Boris Papandopulo: Piano Concerto No. 2; Sinfonietta Op. 79; Pintarichiana

Boris Papandopulo: Piano Concerto No. 2; Sinfonietta Op. 79; Pintarichiana

by Oliver Triendl


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Product Details

Release Date: 08/12/2014
Label: Cpo Records
UPC: 0761203782925
catalogNumber: 777829
Rank: 259867


  1. Concerto for piano & string orchestra No. 2
  2. Pintarichiana, for string orchestra
  3. Sinfonietta for string orchestra, Op. 79

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Boris Papandopulo: Piano Concerto No. 2; Sinfonietta Op. 79; Pintarichiana 5 out of 5 based on 0 ratings. 1 reviews.
RGraves321 More than 1 year ago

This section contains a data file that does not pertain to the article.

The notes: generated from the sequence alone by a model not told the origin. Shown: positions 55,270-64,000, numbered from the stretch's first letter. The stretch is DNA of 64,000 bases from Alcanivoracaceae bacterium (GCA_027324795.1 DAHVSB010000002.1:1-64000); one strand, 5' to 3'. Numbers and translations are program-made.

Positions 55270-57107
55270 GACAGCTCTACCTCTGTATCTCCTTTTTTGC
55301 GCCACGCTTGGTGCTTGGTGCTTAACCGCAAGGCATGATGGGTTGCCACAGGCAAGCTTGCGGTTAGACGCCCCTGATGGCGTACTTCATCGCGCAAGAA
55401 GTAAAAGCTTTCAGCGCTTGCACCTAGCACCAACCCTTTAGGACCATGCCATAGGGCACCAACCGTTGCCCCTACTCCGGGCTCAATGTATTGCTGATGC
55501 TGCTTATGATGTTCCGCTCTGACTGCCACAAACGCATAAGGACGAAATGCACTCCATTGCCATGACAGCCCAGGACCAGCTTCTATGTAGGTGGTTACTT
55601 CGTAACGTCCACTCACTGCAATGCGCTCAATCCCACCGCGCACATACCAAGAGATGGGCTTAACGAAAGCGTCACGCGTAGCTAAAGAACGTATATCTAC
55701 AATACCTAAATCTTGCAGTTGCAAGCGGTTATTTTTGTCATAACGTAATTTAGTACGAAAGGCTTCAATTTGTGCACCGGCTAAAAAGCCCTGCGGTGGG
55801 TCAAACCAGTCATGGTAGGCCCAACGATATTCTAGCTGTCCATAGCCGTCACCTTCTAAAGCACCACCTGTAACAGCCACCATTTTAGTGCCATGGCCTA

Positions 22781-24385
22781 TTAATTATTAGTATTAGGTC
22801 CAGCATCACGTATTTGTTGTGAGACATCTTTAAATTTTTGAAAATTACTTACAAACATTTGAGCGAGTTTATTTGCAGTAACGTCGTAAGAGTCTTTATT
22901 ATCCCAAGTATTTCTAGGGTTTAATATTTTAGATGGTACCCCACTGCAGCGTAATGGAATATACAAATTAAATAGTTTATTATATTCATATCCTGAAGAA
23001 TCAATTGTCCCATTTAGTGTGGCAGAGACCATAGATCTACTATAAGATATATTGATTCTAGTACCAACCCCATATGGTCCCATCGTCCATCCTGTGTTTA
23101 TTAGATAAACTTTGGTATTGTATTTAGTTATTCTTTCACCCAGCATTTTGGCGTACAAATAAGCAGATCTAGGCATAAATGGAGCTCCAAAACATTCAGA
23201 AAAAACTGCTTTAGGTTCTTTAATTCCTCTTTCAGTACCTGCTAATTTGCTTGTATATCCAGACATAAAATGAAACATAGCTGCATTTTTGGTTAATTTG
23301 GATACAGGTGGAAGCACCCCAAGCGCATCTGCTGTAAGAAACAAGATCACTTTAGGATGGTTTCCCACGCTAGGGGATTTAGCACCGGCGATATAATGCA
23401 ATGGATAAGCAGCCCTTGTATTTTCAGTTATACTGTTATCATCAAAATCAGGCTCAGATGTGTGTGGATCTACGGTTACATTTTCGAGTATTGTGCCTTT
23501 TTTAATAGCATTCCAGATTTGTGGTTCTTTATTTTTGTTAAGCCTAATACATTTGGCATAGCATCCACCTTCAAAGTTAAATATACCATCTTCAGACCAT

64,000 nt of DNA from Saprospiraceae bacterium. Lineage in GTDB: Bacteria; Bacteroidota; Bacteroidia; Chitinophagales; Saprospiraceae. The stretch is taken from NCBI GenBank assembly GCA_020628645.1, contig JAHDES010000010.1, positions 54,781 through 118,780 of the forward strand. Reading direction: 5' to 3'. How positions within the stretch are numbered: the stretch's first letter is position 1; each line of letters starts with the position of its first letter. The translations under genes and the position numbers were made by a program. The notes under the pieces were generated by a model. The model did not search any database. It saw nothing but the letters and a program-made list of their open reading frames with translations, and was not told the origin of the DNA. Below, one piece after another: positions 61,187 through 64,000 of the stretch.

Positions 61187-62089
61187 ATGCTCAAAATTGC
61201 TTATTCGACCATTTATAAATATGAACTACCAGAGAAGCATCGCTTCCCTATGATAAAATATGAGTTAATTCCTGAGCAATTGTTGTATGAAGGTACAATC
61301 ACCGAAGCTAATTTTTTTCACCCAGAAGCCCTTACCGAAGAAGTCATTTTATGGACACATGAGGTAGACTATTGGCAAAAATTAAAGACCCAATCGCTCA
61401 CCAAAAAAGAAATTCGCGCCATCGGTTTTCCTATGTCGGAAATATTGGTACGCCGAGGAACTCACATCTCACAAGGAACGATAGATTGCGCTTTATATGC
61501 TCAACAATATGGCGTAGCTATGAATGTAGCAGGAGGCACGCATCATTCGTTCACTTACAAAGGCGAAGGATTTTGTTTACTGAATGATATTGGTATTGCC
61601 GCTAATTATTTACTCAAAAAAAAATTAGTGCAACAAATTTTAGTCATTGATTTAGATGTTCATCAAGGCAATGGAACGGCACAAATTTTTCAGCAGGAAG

Boris Papandopulo was one of most prolific composers in Croatia, with over 440 works in his catalog. And thanks to a new release from CPO, his music might gain the wider audience they deserve. Papandopulo (1906-1999) eschewed the atonal revolution of the 20th century, and instead developed his own form of tonal composition. To my ears, his music resembles that of Hindemith and Martinu -- two other composers who took a similar path and were also quite prolific. And like Hindemith and Martinu, Papandopulo composed highly expressive music of quality. And just as Martinu's music betrays its Czech origins, Papandopulo's also contains some Croatian folk elements, particularly in its syncopated rhythms. This can best be heard in the Piano Concerto No. 2 for piano and string orchestra. This is a straight-forward, no-nonsense work. It seems a collaborative effort between soloist and ensemble. Sure, there's plenty for the the pianist to do (and Oliver Triendl makes it sound easy), but the orchestra keeps things moving along. Motives are swapped back and forth, the ensemble sometimes comments on the piano's melodic embellishments. All in all a joyous work that very much reminded me of Martinu's piano concertos. The Sinfonietta for String Orchestra Op. 79 is a little bit heavier emotionally, and contains some fine writing for strings. I think it would make an excellent companion piece to Benjamin Britten's "Simple Symphony." The short Pintarichiana for strings is an homage to 19th century Croatian composer Fortunat Pintaric. Papandopulo quotes Pintaric melodies, making this a neo-classical work along the lines of Stravinsky's "Pulcinella" (without the angularity), or Resphighi's "Ancient Airs and Dances" (without the full orchestra). By most accounts Boris Papandopulo was a cheerful soul, and all three works on this album seem permeated with a good-natured spirit. This release left me wanting to further explore Papandopulo's catalog.